I just read a Facebook post from France with Véro in which she wrote about Bourges, France. It looks lovely. I had not heard of it before, and there isn't much mention of Bourges on this platform, either. Yet, it is under 2 hours by TGV from Paris. It has a lovely-looking cathedral and hundreds of half-timber houses. I'm wondering how it compares to Strasbourg and Colmar. If you are familiar with Bourges, is it worth spending a couple of nights or a day trip?
We stopped in Bourges for an afternoon when driving from Burgundy to the Loire. We enjoyed walking around the town and going to the cathedral. I would think it would be a good day trip or an overnight on the way to another place.
This is what we call "la France profonde," or deep in the heart of France. Vero mentioned Jacques Coeur in her post, and his house is open for visiting. The cathedral is magnificent. Cuisine is delicious.
I've been in the region a few times but Bourges only once.
Wow, I had to look Jacques Coeur up, and his story is fascinating. I'm still musing over places to visit in France this coming fall, and Bourges looks like another possible.
Bets, would you enjoy staying there more than a couple of days? I've found that almost any place is worth at least two nights, and usually more. But then, we're interested in almost everything!
I would. This is old-fashion France, régional cuisine, villages, mushroom hunting. My father-in-law was from a hamlet in the area. The old name for the region was the Berry.
I'm enjoying the comments which are piquing my interest even more. It sounds as though Bourges is less of a tourist destination than Strasbourg/Colmar (?) and, therefore more ?authentic? Do those three have similar appearances? Different atmospheres?
The problem with Bourges is that it isn't near anywhere. Great town, but probably only enough of interest for one day. It's a really interesting town on an island in the middle of a huge plain of wheat fields.
The TGV doesn't go to Bourges, and there's only a couple of direct trains a day - at really useless times for tourists. Usually you have to change in Orleans or Vierzon. I think that's why most people bypass it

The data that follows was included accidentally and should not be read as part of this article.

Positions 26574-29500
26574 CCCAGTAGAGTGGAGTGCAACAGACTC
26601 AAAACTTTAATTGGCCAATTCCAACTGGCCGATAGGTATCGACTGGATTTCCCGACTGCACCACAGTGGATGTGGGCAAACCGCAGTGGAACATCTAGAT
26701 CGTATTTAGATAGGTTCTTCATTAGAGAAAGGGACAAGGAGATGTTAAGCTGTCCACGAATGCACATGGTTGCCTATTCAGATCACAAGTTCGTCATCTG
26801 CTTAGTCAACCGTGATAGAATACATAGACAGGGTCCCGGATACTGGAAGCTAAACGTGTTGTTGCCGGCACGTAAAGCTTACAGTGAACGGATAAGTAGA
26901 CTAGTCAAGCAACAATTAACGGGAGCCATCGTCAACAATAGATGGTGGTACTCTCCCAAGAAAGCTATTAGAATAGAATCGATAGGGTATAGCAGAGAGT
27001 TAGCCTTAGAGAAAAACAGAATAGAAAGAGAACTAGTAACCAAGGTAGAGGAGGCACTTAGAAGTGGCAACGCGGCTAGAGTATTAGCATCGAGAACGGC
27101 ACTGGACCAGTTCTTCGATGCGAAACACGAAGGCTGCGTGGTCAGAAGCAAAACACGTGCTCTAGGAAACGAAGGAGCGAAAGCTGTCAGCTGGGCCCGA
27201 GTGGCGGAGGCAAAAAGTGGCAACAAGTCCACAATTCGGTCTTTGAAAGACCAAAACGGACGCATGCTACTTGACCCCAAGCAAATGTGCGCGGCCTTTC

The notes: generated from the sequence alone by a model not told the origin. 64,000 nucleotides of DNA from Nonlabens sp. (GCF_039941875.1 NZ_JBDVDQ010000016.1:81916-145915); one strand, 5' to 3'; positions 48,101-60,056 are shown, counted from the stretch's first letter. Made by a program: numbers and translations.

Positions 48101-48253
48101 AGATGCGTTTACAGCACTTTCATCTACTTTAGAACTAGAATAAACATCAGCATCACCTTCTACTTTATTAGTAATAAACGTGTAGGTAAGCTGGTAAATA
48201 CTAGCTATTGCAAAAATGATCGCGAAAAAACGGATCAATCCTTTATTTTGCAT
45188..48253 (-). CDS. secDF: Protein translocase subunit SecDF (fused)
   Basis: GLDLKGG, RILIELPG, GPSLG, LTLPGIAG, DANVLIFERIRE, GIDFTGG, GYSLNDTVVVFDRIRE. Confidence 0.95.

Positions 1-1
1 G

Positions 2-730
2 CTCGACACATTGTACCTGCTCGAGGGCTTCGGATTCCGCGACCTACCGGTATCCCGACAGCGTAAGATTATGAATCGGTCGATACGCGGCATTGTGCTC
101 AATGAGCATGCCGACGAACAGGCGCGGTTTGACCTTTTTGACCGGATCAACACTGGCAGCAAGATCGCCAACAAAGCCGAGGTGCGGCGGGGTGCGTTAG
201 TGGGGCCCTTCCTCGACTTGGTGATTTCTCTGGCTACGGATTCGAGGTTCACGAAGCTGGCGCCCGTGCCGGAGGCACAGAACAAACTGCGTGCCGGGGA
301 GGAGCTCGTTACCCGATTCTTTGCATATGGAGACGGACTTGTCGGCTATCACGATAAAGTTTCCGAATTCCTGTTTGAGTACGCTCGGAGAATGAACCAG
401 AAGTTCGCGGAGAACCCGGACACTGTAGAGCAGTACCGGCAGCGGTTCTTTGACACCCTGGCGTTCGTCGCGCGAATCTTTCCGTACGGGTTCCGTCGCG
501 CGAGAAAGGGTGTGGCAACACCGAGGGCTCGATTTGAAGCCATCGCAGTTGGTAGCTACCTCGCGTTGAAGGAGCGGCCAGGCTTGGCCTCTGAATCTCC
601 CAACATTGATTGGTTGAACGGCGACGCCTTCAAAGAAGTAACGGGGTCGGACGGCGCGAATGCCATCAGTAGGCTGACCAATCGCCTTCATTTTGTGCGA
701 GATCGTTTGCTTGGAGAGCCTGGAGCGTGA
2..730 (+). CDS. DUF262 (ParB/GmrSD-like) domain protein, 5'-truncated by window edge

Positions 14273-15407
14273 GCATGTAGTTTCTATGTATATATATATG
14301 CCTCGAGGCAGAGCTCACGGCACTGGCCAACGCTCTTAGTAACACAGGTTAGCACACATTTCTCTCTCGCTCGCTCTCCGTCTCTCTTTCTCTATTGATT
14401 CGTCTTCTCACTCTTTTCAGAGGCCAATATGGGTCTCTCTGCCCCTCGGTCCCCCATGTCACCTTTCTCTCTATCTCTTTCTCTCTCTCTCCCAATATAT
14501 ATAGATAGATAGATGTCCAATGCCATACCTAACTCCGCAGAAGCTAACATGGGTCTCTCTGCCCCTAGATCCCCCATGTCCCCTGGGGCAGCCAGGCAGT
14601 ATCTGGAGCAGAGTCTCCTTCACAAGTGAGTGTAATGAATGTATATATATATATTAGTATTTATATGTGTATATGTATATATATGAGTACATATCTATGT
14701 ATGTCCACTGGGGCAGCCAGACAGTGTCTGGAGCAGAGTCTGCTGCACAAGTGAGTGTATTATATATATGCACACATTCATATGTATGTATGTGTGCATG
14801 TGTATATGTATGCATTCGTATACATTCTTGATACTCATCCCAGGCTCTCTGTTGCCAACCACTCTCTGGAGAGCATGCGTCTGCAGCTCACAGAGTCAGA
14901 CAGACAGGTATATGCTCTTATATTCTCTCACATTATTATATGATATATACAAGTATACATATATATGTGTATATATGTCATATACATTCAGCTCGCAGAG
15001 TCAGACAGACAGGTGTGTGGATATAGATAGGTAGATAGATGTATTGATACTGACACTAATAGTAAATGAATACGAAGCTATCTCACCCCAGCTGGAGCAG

There's a direct train from Lyon... 3 and a half hours, at doable times of the day. Hmmmm.....
And two hours by train direct to Paris... This might be a plan. 3 or 4 days in Lyon, followed by a couple of days in Bourges, then on to Paris to get a train to the Netherlands, for Stan's part of the trip. I like it!
So, I could fly into Paris, spend a few days; take a train to Lyon for a few days to see the traboules and tour that city which I've never seen; take a train to Bourges and stay a few days and then take the train back to Paris to fly back home. I like it.
I think two nights, which gives you 1.5 days, is about right. Yes, it's less touristy, quite authentic.
Vero just added in a response to a woman who spent her childhood there that the people in her tour groups love it. Of course, they have an excellent tour guide.
Simon, I remember a lot of small fields with traditional hedgerows, small farms. I don't remember the large wheat fields as we find further north, nor many vineyards.
Bets - We drive (or train) through occasionally, crossing through Châteauroux and Issoudun, and it's all flat. Out the other side towards Charité sur Loire is pretty monotonous as well. The world's biggest airbase in WW1 was just outside Issoudun, and one of Frances largest military airbases is just south-east of Bourges (Avord).